There is a lot of non rock or metal music I enjoy. I've been getting into film scores a bit more lately. The obvious stuff like Clubbed to Death, Hanz Zimmer, Lux Aeterna by Clint Mansell etc. I know they might seem a bit 'obvious' but there's a reason they got used for so many adverts, tv spots etc. They're so damn good ! is there any particular composer or film score you could recommend ? I'm after anything incredibly dramatic, epic and emotive smile.gif



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OzRob
post Nov 10 2012, 05:06 AM
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QUOTE (Ben Higgins @ Nov 10 2012, 04:00 AM) *
They're so damn good ! is there any particular composer or film score you could recommend ? I'm after anything incredibly dramatic, epic and emotive smile.gif


Zimmer is my favourite film composer but I spend more time listening to trailer music and in that field there's a ton of great epic composers. Thomas Bergersen and Two Steps From Hell are an obvious choice. Immediate Music, Jo Blankenburg, Jack Trammell, Epic Score, the list goes on. You can discover a lot of great epic dramatic composers through this YT channel. https://www.youtube.com/user/park0urfreak



QUOTE (Todd Simpson @ Nov 10 2012, 10:08 AM) *
The recent HANSON posts have been interesting, but that really does seem to merit some sort of preliminary apology as their overall reputation is simply so repellent to many, especially to guitar players it seems, that such posts might be dismissed out of hand.


Hey Todd, that's exactly TB's point. Dismissing artists/bands/genres out of hand is more often an action of prejudice than anything else. I think the outcome of that is how inbred a genre can become. Real innovation occurs when musicians open themselves and explore a wider world of music, finding new ideas and techniques that can become a part of their own style and so forging new horizons rather than drawing tighter and tighter boundaries.

This post has been edited by OzRob: Nov 10 2012, 05:07 AM


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Saoirse O'Shea
post Nov 10 2012, 10:06 AM
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QUOTE (OzRob @ Nov 10 2012, 04:06 AM) *
Zimmer is my favourite film composer


I'd add Steve Reich and Craig Armstrong.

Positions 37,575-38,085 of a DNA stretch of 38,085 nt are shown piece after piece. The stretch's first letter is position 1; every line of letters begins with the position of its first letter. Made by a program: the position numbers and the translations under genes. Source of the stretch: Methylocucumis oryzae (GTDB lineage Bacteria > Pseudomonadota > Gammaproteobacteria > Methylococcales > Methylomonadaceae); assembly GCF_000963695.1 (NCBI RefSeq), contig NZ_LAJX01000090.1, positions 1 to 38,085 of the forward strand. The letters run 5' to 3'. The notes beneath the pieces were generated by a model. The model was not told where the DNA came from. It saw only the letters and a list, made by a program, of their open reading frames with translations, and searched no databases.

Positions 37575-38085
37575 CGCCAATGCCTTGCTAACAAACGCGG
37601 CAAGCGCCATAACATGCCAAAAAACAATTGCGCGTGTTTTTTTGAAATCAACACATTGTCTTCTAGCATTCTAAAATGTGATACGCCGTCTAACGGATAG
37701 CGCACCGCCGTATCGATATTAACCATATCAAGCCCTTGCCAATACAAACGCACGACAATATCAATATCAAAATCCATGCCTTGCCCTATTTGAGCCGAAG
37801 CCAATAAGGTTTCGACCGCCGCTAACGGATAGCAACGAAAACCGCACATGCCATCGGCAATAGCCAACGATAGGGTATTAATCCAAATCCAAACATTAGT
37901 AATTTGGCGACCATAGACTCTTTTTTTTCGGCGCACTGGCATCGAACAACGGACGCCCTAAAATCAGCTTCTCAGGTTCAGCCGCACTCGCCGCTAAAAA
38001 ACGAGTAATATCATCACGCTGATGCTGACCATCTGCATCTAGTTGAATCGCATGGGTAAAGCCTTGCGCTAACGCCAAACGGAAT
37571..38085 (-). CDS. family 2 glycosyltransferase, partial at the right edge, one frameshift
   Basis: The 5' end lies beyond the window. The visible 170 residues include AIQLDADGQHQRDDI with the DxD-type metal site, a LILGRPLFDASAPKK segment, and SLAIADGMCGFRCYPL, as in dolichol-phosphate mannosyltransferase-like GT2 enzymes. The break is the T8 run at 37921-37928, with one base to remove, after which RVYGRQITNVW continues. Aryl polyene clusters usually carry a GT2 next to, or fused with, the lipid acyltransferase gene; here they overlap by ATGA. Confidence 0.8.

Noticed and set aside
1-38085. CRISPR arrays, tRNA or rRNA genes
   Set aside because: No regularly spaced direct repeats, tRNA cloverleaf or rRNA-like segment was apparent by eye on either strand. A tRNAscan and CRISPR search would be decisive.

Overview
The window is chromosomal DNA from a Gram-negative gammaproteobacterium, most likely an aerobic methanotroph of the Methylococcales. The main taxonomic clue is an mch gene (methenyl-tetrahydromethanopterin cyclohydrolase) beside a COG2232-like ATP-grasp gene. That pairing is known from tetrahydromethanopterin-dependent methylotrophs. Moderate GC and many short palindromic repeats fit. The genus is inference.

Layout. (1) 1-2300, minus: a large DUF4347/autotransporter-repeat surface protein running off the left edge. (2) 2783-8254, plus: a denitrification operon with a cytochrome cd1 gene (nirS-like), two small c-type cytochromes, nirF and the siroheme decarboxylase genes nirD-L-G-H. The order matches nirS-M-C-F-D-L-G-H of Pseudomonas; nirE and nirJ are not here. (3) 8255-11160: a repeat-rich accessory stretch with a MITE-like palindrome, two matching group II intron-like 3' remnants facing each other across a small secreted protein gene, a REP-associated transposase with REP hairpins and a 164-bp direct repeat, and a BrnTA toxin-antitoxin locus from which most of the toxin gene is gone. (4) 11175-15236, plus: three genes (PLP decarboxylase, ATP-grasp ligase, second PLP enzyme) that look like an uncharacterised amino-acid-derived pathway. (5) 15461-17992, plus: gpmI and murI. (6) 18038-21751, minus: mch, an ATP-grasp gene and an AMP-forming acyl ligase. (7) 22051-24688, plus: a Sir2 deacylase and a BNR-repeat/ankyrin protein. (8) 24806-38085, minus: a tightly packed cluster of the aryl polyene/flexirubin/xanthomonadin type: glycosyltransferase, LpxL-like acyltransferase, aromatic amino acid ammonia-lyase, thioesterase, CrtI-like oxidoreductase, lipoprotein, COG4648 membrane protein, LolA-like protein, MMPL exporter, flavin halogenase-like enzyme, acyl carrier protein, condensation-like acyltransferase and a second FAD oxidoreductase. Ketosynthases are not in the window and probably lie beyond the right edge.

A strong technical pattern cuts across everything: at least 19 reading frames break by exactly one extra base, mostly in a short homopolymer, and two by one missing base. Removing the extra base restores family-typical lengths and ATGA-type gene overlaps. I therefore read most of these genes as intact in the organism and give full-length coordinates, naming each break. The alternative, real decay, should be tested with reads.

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... Real innovation occurs when musicians open themselves and explore a wider world of music, finding new ideas and techniques that can become a part of their own style and so forging new horizons rather than drawing tighter and tighter boundaries.


Very true - one of the issues with true innovation is that people find it strange because it is different to what they usually experience. There are some people doing some very interesting stuff, some of which worksand some doesn't, like Matmos, Nurse with Wounds, Prefuse, Thomas Ades, My Cat is an Alien. It's also interesting to see how the mainstream sometimes assimilates the innovative and turns it in to a consumerised pastiche. Dub Reggae, underground and D&B all got hit with the commerical bat at various points..


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PosterBoy
post Nov 10 2012, 05:41 PM
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Ben try pianist Einaudu. He will help your zen like state


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Ben Higgins
post Nov 10 2012, 07:36 PM
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QUOTE (PosterBoy @ Nov 10 2012, 04:41 PM) *
Ben try pianist Einaudu. He will help your zen like state


Sounds like something I need lately ! laugh.gif


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Gabriel Leopardi
post Nov 10 2012, 08:25 PM
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My musical tastes has no limits... tongue.gif I follow this quote.. Trust the art, not the artist. I definitely agree with Thomas words.